Masters of Light

by Mark Calderwood

There was no extensive contextualising. There were no radical curatorial gambits. And there didn’t need to be. There wasn’t even a catchy title, although there should have been: Masters of Light.

The prosaically-titled exhibition Italian Masterpieces from Spain’s Royal Court, Museo del Prado does what it says on the tin, offering the historical “core” of the Prado as Spanish kings from the fifteenth to nineteenth passionately collected and patronised Italian masters. In a way, the most remarkable aspect of the exhibition is how unremarkable it is; it fits in with the National Gallery of Victoria’s well-established, well understood collection of old masters so well that two ringers slide into the exhibition seamlessly.

But although the collection reflected the changes in connoisseurship and taste over the centuries, I saw a different exhibition that might have been; those that (personally and subjectively) stood out, were consummate masters of painting light.

Antonio Correggio’s Noli me tangere (1525) balanced on a knife edge between the crisp linear detail of tempera and the softness of oils, and between the medieval tradition and the smoky “high renaissance”. The smooth ivory of Christ’s body and the light softly washing over the drapery of his dull-blue cloak is set off by fussy line work on the Magdelene’s gown and the crisp, hyperreal landscape and town, blued but not blurred by the distance, like a Flemish landscape from the previous century. Rather than immediate emotion, the painting’s moment of luminous, crystal clarity has its own touch-me-not-reserve.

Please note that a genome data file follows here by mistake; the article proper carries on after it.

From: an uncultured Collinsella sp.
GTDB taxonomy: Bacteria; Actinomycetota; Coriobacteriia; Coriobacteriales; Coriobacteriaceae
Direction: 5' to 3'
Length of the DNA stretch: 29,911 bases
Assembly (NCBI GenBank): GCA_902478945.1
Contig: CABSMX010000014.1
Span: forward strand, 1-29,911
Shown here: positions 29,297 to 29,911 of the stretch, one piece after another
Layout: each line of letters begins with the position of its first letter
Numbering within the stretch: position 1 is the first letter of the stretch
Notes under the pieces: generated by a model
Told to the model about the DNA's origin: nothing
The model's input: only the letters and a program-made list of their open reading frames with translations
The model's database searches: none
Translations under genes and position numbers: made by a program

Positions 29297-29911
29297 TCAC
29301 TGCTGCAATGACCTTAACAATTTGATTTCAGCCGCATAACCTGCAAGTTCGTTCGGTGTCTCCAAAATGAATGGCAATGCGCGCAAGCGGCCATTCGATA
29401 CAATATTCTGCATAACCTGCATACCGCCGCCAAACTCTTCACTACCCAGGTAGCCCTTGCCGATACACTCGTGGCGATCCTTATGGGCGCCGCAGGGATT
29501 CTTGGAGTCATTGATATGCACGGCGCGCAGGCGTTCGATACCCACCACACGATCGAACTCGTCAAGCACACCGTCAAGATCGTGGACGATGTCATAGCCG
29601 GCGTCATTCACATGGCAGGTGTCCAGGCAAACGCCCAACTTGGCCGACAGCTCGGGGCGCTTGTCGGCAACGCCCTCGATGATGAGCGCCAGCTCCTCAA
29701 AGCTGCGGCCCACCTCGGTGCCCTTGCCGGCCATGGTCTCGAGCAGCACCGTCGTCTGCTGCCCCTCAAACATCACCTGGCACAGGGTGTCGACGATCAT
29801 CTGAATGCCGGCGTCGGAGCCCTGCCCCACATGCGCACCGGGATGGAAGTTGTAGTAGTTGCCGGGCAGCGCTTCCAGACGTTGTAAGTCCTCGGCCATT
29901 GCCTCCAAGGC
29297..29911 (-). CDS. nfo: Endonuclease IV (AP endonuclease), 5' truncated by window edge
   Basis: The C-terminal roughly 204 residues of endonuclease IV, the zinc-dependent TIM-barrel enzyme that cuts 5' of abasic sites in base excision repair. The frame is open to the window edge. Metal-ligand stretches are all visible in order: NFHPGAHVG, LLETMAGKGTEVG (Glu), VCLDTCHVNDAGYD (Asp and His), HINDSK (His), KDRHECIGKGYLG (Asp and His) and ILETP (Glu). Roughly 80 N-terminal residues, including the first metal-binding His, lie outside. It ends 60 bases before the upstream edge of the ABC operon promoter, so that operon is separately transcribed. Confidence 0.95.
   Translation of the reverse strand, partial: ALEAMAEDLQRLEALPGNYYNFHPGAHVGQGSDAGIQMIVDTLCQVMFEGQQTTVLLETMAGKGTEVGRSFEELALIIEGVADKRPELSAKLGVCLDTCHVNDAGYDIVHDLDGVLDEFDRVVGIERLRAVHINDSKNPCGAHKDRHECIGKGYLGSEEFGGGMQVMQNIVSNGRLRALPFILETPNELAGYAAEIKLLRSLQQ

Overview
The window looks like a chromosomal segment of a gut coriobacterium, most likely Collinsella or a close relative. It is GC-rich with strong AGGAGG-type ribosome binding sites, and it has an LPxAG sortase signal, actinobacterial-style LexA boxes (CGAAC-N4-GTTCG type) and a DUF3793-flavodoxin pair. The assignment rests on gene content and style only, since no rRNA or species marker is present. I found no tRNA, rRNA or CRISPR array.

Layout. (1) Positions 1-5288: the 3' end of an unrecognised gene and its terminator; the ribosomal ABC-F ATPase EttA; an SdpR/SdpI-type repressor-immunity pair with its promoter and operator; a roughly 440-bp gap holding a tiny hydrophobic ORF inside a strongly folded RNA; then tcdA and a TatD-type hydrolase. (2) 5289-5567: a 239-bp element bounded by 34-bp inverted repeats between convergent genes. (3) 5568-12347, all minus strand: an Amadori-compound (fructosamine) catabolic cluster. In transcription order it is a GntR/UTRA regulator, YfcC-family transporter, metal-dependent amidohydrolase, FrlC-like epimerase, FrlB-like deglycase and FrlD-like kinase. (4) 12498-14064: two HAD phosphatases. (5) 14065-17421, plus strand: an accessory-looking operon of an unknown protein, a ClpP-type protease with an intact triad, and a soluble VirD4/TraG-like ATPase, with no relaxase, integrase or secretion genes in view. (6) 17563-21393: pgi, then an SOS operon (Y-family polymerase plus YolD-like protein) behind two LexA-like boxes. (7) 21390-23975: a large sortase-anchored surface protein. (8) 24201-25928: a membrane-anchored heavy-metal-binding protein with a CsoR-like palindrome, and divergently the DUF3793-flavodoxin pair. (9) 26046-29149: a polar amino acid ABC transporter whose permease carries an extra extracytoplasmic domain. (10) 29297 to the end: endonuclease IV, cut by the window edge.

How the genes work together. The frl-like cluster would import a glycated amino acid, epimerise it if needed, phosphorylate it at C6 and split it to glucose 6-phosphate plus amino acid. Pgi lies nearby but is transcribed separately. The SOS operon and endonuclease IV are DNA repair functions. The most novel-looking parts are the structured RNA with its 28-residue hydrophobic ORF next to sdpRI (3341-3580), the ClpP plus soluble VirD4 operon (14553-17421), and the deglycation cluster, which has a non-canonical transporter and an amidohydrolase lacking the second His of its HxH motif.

Ligozzi chimera
Another standout in the “Foundations” room was this saucy fellow, a vivacious Chimera by Jacopo Ligozzi (c 1590). Aside from the supreme confidence in placing ink washes to create light and shadow before building fine detail, the unexpected glint of silvered fangs on the lion and gold shimmering in the beast’s eyes is a masterful articulation of medieval drawing treatments in a late renaissance way.

In the Titian Room, it was clear why the he was an artist no self-respecting emperor or pope would be without- especially for the Prado, which holds the largest collection of the Venetian’s paintings in the world. Although the newly-cleaned, glowing Salome with the head of John the Baptist triumphs over the portrait of Filippo II, for me the highlight was Jacopo Bassano’s The Israelites Drinking the Miraculous Water (1563-1565). Not for the stock-standard Biblical subject, or the comgested composition, but for the orchestration of light playing across colour in the Isrealites’ garments, that brings out the depth of the pigments: rubia clara, verdigris, azurite, orpiment. As much as its skilled handling, the painting’s materiality reflects, refracts and glows with light.

The Room of Arcadia was featured two striking works by Francesco Albani, the Judgment of Paris and Toilet of Venus, both saturated with jewel-like colours and elegant classical poses: Botticelli for the 1600s. But another pair demonstrated light (and mastery), as Guercino’s (Giovanni Francesco Barbieri) Cupid spurning riches (1654) ran roughshod over  Guido Reni’s insipid Cupid. Beyond the play of light on flesh, for me it was the way the light struck the coins being shaken from Cupid’s purse, and the delicately toned, almost monochrome vellum globe by his feet.